Katie Chang: Yeah. Either way, you know, it definitely, I wouldn’t, I wouldn’t go so far as to use the word discrimination. I don’t want to like take that word because I’m aware of how privileged my life is. But there were definitely times where, especially when I made my first movie and I kind of felt like, oh, I’m, you know, this could really jumpstart my [00:13:00] career.

You know, not that I don’t feel that way now, but I definitely felt more like promise and hope as like a young, naive 18 year old, I guess I was 16. it, it was hard. A lot of the time to realize I was living. Out on a lot of roles, they just seem to be a pattern where I would audition for the main character.

And I knew I was good enough and I had just done a lead in a movie and it would always still go to a Caucasian person. And, you know, occasionally I would get a chance to audition for another role in the movie, but that would be like the best friend who. It doesn’t really have a purpose other than to be a warm body.

So, I noticed that pattern and I think that’s really indicative of where the industry was at. back when I first started, I think things are different now. but it was interesting to realize that, that I did my first movie as a leading role. And that, that was not going to be a [00:14:00] guarantee for the rest of my life.

Masami Moriya: Yeah. Now, did you ever feel the pressure to change your name?

I wouldn’t say it was pressure. It was definitely suggested. there w there was a conversation right before my first film came out. my agent and my manager and my lawyer and my dad, cause I was still under age. We were all on the phone and they suggested it. I wouldn’t say they heavily suggested it, but they brought it up and kind of gave me the pros of why that would be a good thing.

Katie Chang: But the, but the thing is, name is Katie Chang. Like I, even, my mom calls me Katie Chang, like I’ve always been, I’ve never been Katie I’m Katie Chang. Like that’s my name, everyone in my life calls me by my first and my last name. I could never, I would feel so dirty. Giving that up, you know, and I’m, and like I said, when I was a kid, I thought being part Korean was so cool.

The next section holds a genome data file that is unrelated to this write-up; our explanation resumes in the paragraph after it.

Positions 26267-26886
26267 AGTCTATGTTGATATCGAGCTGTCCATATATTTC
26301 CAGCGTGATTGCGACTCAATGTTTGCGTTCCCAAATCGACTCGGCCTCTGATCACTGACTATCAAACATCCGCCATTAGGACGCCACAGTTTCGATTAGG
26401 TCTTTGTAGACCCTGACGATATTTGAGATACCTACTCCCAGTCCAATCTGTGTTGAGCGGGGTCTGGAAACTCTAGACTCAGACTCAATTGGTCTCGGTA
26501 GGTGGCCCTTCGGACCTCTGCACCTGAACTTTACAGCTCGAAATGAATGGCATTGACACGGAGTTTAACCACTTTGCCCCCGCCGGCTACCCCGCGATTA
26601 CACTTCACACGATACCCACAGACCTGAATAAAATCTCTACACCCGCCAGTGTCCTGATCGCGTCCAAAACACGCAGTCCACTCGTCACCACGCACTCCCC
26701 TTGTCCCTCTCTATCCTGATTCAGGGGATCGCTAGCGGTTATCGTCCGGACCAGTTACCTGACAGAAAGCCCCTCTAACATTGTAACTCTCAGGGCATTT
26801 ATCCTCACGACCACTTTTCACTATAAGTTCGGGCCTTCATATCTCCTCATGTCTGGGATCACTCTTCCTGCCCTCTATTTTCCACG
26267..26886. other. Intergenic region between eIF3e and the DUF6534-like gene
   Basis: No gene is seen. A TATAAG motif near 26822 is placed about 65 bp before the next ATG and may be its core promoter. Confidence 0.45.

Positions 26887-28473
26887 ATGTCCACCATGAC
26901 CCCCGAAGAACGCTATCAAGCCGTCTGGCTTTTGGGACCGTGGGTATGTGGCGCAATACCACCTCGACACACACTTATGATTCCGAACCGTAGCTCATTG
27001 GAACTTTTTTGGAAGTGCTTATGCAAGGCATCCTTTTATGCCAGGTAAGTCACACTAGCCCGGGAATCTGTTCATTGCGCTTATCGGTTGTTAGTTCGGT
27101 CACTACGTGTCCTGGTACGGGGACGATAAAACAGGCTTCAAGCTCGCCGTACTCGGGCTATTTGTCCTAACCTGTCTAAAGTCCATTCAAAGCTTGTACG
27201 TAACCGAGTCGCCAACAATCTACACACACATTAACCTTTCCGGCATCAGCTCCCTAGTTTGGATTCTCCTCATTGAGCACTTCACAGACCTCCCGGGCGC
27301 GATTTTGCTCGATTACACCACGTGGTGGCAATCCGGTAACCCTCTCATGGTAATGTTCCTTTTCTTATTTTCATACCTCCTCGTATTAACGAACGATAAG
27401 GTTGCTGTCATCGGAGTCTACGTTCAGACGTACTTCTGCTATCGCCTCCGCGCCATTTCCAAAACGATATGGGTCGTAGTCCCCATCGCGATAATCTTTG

You know, [00:15:00] so I was always, even if I did feel some resentment, I was still really proud of it to be. Korean-American person. I just, yeah, it felt very wrong. So I I voiced my opinion very strongly. And luckily I was listened to, you know, they, they agreed and I think it helped that the role that I was playing, that we were going to be promoting this movie with my name, that the person in real life was Asian.

Maybe I would’ve gotten more pushback if I was just playing a role in the Asian identity, wasn’t necessary to the story. But yeah, it was suggested that was the one and only time though, that it was suggested. And I know that if I had said, yeah, let’s do it. Like, they would’ve been happy about that decision, you know, but th that was never anything I ever wanted to do.

Masami Moriya: Yeah.

Well, you stuck to your guns here and you said that no, that’s good. It’s like, we claiming that identity, your instincts keeping with it.

Katie Chang: It’s just my name. I. [00:16:00] You know, I it’s my name. It’s my identity. Yeah. I, I couldn’t imagine it. It was, it was, it was unimaginable. Yeah.

Masami Moriya: Yeah, Now, was this the bling ring, I guess on your article? Yeah. What were you feeling before, during and after? oh, dollar shoes. I remember there was a few years ago. how,

Katie Chang: It was a few years ago. This coming spring 2022 will be 10 years since we filmed the movie, which is just insane. And honestly, very depressing. my feelings before the film, I was very, very nervous. I was like on high alert because I really felt like someone was playing like a very elaborate prank on me.

So I just. I assumed that at any given moment, up until the day I got to Los Angeles, like this could be taken away from me. I was very, very, very, very, very nervous. it’s hard to remember that time in my life. I was young. I mean, [00:17:00] I was 16. there were a lot of other things going on in my life.

There, there are times where it’s, I can’t remember that time. I think some parts of my brain are kind of blacked out. I wish I could. I remember the facts very well. I remember the dates. I remember the outfits. I remember the locations. Like I remembered the facts of the experience. I wish that I remembered more the emotional experience of it.